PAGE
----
Adesso California Café
Elegant left coast cuisine
by Bill Rodriguez
161 Cushing St., Providence, 521-0070
Open Sun-Thurs, 5-10:30 p.m., Fri-Sat, 5-11:30 p.m.
Major credit cards
We're a long way from the left coast. And not. In our age of homogenized
culture and trends traveling at the speed of Oprah's enthusiasms, La-La land
habitués need not suffer culture shock in North Dakota, let alone
Providence. By its name, Adesso California Café lays claim to the
culinary canniness we associate with the likes of Spago and Chez Panisse. While
neither the avatars of pineapple on pizza nor the fresh-local-produce
fetishists of Berkeley would gibber in joy in this stylish boite off of Thayer
Street, the place is a treat.
Actually, the ethnic fusion and exotic ingredients once associated with
California cookery are taken for granted in so many restaurants these days that
the regional claim may be misleading. Think of it as an attitude rather than a
commitment. "Adesso" means "now" in Italian, but here it's not a matter of
slavish attention to trends. Since late summer, Chow Malikorn has been in
charge of the menu. He's a 12-year veteran in that kitchen and was the sous
chef for former head chef Thomas Dahl. Thank goodness Adesso isn't locked in
time and serving up those artfully designed tapas-like morsels that California
nouvelle cuisine was once passing off as entrées. In Rhode Island, where
the platter has been nudging aside the dinner plate as the conveyance of
choice, things could get ugly.
The atmosphere is one reminder of a sunnier clime. Not so much the bank of
windows at this time of year -- it faces a parking lot anyway. No, more the
feeling that you'll be well cared for. You know you're in good hands with a
waitstaff that's informative about the menu and which commits orders to memory.
They wear vests with patterns of muted swirls, a nice combination of formality
and imagination. Angel faces, outlined in white neon, are placed here and
there. The west wall is filled with a restful mural, its palm trees still and
turquoise sea as calm as you are invited to be.
I used to come here with a foodie friend and make a meal of a spread of
snacks. Alongside a few salads are a half-dozen appetizers, but the dozen
pizzas are the big attraction. Thick with cheese, surrounded by puffy,
delicious crusts, they're a reliable start, most about $13. (For an extra $60,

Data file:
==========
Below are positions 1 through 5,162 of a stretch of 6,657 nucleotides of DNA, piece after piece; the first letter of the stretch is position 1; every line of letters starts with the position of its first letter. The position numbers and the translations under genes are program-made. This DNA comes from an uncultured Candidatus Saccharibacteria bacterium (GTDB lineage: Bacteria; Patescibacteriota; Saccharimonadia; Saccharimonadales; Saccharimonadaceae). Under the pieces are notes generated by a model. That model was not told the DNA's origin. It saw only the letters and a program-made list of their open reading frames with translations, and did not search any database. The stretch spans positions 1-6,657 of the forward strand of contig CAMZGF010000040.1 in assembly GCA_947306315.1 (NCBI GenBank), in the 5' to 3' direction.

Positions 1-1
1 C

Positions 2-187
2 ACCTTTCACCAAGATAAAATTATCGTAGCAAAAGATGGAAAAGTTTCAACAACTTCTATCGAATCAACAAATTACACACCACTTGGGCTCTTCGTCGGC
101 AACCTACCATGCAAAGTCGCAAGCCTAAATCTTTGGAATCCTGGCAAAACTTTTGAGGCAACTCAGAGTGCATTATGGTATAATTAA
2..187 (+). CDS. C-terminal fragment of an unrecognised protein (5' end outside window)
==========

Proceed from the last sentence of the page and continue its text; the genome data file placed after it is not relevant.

your smoked salmon and shrimp pizza can be dappled with Beluga caviar.) No
tropical fruits are toppings, but the white pizza has fresh chives and
thyme, and the lobster and asparagus one is touched with pungent truffle oil
and has a thinner crust than usual, to let the delicate flavors come through
We shared the antipasto ($10.95) and found it to be several notches above the
usual pile of cold cuts and drippy pepperoncino. Speaking of the latter, a very
un-vinegary marinated eggplant mix was offered in one of several radicchio leaf
cups. Also appreciated were the oregano mushrooms and salty wedges of focaccia,
to pique the taste buds. The provolone and prosciutto were good quality -- a
point made on the menu, which boasts of using only Provimi veal, Lundy pork,
Patrons are given some credit here. Bread and butter or olive oil isn't thrust
upon you, but served only on request -- after all, a drink or prompt appetizer
may be preferable. There are pepper and salt grinders on your table for
fine-tuning, instead of your waitperson making a big show. The diners attracted
here have warranted not only a bar expansion in recent years, but also a major
commitment to wine. The 15 careful selections once offered have multiplied into
scores, and have earned a 1998 Wine Spectator award of excellence.
We were satisfied with our main dishes as well. The real test of al dente was
the angel hair pasta, which kept its bite in a preparation with portobello
mushrooms and assorted vegetables, including both red and yellow peppers and
delicate little pattypan squash ($15.95). The olive oil was flavorful --
although too plentiful for Johnnie -- and was brightly complemented by a touch
of lemon. Similar vegetables were under my black-sesame-crusted tuna ($20.95),
including broccoli florets and thin baby green beans. In soy sauce and sesame
oil, like Chinese noodles, the bed of fettucine was al dente to the point of
rawness in places, a textural contrast I much enjoyed, although some might want
it merely firm. Perhaps I was put in a teeth-tingling mood by the nearly
two-inch-thick slab of tuna, served medium rare as ordered, virtually sashimi.
With its drizzle of fiery wasabi and Chinese mustard, it was exquisite.
We had little room for dessert, but were inspired by the sample tray of eight
or 10 opportunities, all kitchen-made. Spurning the fat square of tiramisu, the
flourless chocolate cake and the mascarpone and chocolate mousse, we had the
trifle ($5.95). Good choice. Lemony custard, studded with blueberries and
strawberries over pound cake. A fine finish.
Wolfgang Puck and Alice Waters might find the name Adesso California
Café a bit too much, but if they ever sit down to the fare, I'm sure
they'd be quite forgiving.